Last updated on December 22nd, 2018 at 09:22 pm

2018 has been an important year in the goal to legalize sports betting in the US. A lot of pay per head providers have long advocated for an open sports betting market in the US due to the large market that is involved- gambling industry news sites always report on the growing sports betting markets across the globe, and the US is always on the top tiers of the list.

Since the ban on sports betting was repealed mid of this year, states have started taking steps to legalize and regulate the sports betting markets in their respective states. Some are fast, and are now collecting revenues in the form of taxes and licensing fees from operators. Others are taking the time to pass legislation to do more research, or to deal with local politics to get their bills passes.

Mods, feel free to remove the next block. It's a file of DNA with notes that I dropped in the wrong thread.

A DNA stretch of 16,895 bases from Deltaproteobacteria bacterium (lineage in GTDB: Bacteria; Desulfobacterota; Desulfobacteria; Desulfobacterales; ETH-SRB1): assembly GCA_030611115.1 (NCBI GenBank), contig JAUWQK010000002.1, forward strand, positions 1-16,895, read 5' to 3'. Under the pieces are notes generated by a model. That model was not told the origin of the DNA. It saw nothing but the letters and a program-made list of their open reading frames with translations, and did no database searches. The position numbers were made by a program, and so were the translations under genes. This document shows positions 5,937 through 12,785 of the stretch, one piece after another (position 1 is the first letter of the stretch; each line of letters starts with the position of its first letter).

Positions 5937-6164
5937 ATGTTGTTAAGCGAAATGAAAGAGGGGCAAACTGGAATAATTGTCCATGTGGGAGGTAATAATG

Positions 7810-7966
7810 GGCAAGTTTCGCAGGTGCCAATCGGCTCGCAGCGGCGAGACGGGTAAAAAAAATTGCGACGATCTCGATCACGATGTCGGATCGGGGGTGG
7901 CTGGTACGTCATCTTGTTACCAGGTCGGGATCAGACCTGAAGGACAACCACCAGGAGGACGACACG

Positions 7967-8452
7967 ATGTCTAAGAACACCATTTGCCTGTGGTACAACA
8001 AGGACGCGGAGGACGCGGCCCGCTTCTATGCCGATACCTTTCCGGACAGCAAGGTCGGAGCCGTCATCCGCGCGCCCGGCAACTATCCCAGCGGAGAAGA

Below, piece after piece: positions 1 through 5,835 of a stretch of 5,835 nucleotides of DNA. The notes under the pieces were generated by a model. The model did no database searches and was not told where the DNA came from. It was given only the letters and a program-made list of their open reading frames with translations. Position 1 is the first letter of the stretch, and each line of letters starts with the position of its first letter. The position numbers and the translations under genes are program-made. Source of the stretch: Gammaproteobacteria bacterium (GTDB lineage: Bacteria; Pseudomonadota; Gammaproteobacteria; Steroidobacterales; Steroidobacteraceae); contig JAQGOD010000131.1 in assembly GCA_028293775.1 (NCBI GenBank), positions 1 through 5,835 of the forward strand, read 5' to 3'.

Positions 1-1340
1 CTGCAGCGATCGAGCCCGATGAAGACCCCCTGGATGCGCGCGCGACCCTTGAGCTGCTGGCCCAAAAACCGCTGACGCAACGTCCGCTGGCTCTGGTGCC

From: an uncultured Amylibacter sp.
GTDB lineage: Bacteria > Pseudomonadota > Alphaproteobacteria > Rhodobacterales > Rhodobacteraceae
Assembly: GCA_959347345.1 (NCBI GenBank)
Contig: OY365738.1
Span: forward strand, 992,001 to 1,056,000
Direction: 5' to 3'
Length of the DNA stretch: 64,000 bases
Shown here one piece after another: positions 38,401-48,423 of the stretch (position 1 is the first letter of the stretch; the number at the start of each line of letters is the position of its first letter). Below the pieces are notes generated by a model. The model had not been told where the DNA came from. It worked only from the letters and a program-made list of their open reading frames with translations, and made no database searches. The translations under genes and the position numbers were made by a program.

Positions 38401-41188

Legalize Sports Betting in Missouri and Ohio

Currently, there are 8 states in the US that have regulated sports betting markets. There are a few that have legislation on the way. Others are following suit. Ohio and Missouri are two states that may join the list. These states are both considering allowing sports betting. Not only that, but they are also amenable to giving sports leagues integrity fees.

Missouri has Senate Bill 44 that allows sports betting in floating casinos and in online platforms. There is a planned 12% tax on adjusted gross receipts, plus a 2% administrative fee, and .5% integrity fee. Licenses are $10,000 plus a $5,000 integrity fee.

As for Ohio, their state senator Bill Coley is looking for a multi-state bill on sports gambling that will allow a quarter of 1% integrity fee. He argues that this will greatly benefit leagues and increases the value of franchises.

Integrity fees are a controversial topic since these fees take away profit from operators. Sports leagues, however, argue that the industry would be nothing without their leagues, so they deserve a percentage of money made off of their teams. So far, none of the states with legalized sports betting show any mention of integrity fees.